Clinical Field Experience A: Observation and Interview

Clinical Field Experience A: Observation and Interview

Clinical Field Experience A: Observation and Interview
Authentic assessment is the process of assessing what children know and can do in their most natural environments. Because science focuses heavily on processes, the presence of certain indicators helps teachers gauge students’ mastery of scientific processes (i.e., a student that selects a measuring cup to determine how much water is in a particular container has indicated that he or she is able to perform one aspect of the measuring process).
Allocate at least 4 hours in the field to support this field experience.
For this field experience, observe and interview your mentor teacher to develop a better understanding of various assessment techniques.

With your mentor teacher, plan to observe at least two hands-on science lessons, one implemented by your mentor teacher and one by another teacher. Before observing the lessons, ask if you may review the following:

The lesson plan, including the content standards, objectives, and assessment methods outlined for each lesson
Any pre-assessment data collected and used to inform the observed lessons
After the observations, discuss with your mentor teacher the use of authentic assessments and the data gathered from them, including pre-assessments, formal and informal formative assessments, and summative assessments, and how he or she uses that data to plan, modify, or differentiate instruction.

In 250-500 words, summarize your observations and interview, focusing on authentic assessment and how the data from those assessments were used to plan, modify, or differentiate instruction. Discuss how you plan to apply this to your future professional practice.

APA format is not required, but solid academic writing is expected.

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Clinical Field Experience A: Observation and Interview Example

Demonstrations are vital components of science education, which not only promote learner understanding but also make learning more interesting. Experiments, particularly, are an effective mode of transmitting knowledge at all levels of learning (Pérez, 2016). At the First grade level, learners tend to learn better through observation. For this lesson, the mentor teacher and I planned to observe a weight measuring activity and how magnets and repel. For the first activity, we observed that the weight of an object is not dependent on its size, shape, or color. Some very small objects weighed more than large objects. The weight of the different objects was determined by the material. For the second activity, we observed that magnets have the ability to attract and repel other magnets as well as other objects. The like poles of magnets repelled whereas the unlike poles attracted. Magnets attracted metallic objects made up of iron, nickel, and cobalt. They repelled the objects made up of plastic, wood, and glass materials, as well as some metallic objects made of copper, gold, and silver.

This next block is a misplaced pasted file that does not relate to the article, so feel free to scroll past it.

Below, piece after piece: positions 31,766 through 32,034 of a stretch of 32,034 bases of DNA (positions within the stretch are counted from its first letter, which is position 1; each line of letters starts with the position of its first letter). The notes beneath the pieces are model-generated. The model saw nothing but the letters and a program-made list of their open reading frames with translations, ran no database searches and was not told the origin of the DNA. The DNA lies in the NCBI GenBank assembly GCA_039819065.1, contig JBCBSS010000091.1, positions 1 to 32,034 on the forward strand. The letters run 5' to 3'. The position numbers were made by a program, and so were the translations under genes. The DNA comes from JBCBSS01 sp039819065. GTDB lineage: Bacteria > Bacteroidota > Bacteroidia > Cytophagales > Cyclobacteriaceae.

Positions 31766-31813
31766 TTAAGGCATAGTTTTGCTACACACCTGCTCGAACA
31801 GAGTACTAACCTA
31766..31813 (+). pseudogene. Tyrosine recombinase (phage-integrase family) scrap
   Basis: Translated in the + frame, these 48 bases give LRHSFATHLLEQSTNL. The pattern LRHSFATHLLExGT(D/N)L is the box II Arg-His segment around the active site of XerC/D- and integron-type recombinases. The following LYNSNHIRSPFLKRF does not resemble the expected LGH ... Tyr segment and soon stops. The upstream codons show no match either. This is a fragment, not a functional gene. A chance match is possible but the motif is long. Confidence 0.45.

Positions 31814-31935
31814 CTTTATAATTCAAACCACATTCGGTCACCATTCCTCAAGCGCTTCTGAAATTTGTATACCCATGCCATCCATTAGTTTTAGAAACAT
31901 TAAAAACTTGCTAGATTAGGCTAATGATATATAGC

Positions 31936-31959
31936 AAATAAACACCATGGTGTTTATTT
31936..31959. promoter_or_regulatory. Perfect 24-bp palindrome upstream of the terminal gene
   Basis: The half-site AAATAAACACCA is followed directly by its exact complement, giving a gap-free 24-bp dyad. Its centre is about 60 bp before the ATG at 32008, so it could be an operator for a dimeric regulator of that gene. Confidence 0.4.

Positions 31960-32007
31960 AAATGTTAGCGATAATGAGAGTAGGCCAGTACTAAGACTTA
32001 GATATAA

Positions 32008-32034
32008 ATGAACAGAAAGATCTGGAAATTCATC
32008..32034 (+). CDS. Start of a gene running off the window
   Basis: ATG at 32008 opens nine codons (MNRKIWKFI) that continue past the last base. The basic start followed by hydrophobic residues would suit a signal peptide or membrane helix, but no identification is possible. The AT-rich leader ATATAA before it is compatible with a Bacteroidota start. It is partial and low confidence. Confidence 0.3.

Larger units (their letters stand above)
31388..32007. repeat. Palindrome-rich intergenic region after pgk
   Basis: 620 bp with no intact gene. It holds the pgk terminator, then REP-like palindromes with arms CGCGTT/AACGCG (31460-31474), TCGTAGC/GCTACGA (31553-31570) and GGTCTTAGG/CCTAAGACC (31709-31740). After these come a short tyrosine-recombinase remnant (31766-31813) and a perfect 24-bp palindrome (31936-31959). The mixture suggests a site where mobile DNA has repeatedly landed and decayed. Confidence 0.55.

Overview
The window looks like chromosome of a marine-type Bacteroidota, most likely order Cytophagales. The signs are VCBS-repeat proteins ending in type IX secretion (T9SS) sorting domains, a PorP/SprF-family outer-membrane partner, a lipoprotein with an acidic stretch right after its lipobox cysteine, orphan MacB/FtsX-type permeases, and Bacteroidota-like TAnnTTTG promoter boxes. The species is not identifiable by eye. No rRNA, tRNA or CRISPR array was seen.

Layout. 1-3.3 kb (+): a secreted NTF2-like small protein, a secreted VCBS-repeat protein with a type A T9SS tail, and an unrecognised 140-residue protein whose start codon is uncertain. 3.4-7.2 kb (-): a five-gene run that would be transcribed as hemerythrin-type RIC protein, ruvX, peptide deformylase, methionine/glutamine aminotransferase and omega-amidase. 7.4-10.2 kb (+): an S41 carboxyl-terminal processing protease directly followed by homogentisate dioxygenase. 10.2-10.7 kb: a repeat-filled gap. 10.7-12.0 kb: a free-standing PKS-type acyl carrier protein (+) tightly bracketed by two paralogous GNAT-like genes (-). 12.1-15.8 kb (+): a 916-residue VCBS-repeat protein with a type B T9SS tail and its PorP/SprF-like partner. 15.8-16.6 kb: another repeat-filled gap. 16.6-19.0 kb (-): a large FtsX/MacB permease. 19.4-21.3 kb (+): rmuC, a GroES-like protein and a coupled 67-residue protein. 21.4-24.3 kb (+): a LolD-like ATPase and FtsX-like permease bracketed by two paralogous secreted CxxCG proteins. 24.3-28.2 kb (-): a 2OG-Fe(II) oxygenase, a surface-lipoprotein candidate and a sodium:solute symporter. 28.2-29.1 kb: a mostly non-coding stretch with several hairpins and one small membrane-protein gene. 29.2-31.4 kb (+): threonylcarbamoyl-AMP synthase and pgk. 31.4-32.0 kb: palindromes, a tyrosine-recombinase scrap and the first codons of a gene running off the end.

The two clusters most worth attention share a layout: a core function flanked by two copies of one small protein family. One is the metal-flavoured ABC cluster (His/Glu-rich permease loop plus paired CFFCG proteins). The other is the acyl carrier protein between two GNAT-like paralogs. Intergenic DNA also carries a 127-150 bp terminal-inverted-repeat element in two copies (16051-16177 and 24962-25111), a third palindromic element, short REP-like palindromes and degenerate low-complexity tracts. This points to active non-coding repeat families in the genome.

The data from the observation was very vital for planning and modifying the instruction to make it more understandable and realistic to the learners. During the interview, the mentor teacher outlined that the data from the observation aids a teacher in remembering what the learners can do. It provides evidence to support instructional evaluations (Hart, 2000). From the observations made during the experiments, a teacher can easily determine what the learners already know and the areas that still need to be emphasized. In my future professional practice, I intend to use as many hands-on activities as possible. I will always plan my lessons effectively to ensure that the learners have time to experience nature as it improves their understanding. I will make sure that all the learners take part in the activities for uniformed learning to take place.


Hart, C. (2000). What is the Purpose of this Experiment? Or Can Students Learn Something from Doing Experiments? Journal Of Research In Science Teaching, 37(7), 655-675. https://doi.org/10.1002/1098-2736(200009)37:7<655::AID-TEA3>3.0.CO;2-E

Pérez, M. d. (2016). What is a Scientific Experiment? The Impact of a Professional Development Course on Teachers’ Ability to Design an Inquiry-Based Science Curriculum. International Journal of Environmental & Science Education, 11(6), 1387-1401.

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